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Mol Immunol. 2002 Feb;38(10):713-21.

Calcium and oxidative stress: from cell signaling to cell death.

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1
Ethel Percy Andrus Gerontology Center, and Division of Molecular Biology, University of Southern California, Rm 306, 3715 McClintock Avenue, Los Angeles, CA 90089-0191, USA.

Abstract

Reactive oxygen and nitrogen species can be used as a messengers in normal cell functions. However, at oxidative stress levels they can disrupt normal physiological pathways and cause cell death. Such a switch is largely mediated through Ca(2+) signaling. Oxidative stress causes Ca(2+) influx into the cytoplasm from the extracellular environment and from the endoplasmic reticulum or sarcoplasmic reticulum (ER/SR) through the cell membrane and the ER/SR channels, respectively. Rising Ca(2+) concentration in the cytoplasm causes Ca(2+) influx into mitochondria and nuclei. In mitochondria Ca(2+) accelerates and disrupts normal metabolism leading to cell death. In nuclei Ca(2+) modulates gene transcription and nucleases that control cell apoptosis. Both in nuclei and cytoplasm Ca(2+) can regulate phosphorylation/dephosphorylation of proteins and can modulate signal transduction pathways as a result. Since oxidative stress is associated with many diseases and the aging process, understanding how oxidants alter Ca(2+) signaling can help to understand process of aging and disease, and may lead to new strategies for their prevention.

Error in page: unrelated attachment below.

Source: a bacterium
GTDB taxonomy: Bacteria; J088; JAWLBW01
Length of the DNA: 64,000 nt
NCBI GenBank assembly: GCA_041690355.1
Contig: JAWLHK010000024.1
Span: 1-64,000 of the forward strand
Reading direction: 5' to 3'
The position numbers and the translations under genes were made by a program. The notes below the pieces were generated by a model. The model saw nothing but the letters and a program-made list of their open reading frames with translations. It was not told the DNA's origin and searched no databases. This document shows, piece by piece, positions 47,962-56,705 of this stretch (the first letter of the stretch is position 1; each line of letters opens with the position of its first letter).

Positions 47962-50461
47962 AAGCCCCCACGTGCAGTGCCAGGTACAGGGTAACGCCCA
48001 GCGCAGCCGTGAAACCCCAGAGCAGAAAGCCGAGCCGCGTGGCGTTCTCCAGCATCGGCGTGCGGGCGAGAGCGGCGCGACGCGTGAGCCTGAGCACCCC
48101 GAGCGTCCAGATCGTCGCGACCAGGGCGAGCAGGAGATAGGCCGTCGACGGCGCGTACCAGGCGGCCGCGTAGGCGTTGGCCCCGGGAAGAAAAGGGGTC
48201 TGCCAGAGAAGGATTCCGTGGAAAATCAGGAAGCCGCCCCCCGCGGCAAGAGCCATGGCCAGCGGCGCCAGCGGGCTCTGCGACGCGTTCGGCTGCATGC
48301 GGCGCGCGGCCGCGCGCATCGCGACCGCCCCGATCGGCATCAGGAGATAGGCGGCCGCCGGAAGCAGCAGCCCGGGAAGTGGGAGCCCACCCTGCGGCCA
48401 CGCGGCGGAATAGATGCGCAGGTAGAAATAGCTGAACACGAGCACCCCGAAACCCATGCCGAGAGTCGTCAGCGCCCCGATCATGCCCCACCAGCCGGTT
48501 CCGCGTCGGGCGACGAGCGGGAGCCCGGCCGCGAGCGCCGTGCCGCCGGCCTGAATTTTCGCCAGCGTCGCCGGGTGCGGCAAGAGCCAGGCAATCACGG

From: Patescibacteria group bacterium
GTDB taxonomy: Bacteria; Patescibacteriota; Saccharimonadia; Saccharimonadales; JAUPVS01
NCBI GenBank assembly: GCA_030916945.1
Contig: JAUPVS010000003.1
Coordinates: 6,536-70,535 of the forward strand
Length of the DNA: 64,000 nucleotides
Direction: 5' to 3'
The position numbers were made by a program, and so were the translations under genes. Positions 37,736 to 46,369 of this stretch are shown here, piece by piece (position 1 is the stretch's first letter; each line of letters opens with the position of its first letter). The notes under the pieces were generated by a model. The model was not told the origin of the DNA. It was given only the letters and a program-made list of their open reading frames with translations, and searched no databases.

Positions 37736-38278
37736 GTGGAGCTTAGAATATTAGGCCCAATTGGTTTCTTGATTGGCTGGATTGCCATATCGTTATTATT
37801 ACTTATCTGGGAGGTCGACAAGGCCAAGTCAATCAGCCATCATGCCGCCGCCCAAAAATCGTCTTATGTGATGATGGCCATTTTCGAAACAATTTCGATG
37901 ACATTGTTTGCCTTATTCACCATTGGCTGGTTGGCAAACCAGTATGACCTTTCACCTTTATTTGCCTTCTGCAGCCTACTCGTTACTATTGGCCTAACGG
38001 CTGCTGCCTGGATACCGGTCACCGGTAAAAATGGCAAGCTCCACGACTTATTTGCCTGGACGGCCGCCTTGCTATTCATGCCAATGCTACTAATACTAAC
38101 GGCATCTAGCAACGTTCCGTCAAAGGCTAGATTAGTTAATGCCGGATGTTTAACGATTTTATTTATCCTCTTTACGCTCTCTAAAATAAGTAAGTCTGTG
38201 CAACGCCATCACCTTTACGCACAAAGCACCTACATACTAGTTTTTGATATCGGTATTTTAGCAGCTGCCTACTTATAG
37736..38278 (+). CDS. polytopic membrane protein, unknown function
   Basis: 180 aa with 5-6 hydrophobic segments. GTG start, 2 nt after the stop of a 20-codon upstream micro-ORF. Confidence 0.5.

PMID:
11841831
[Indexed for MEDLINE]
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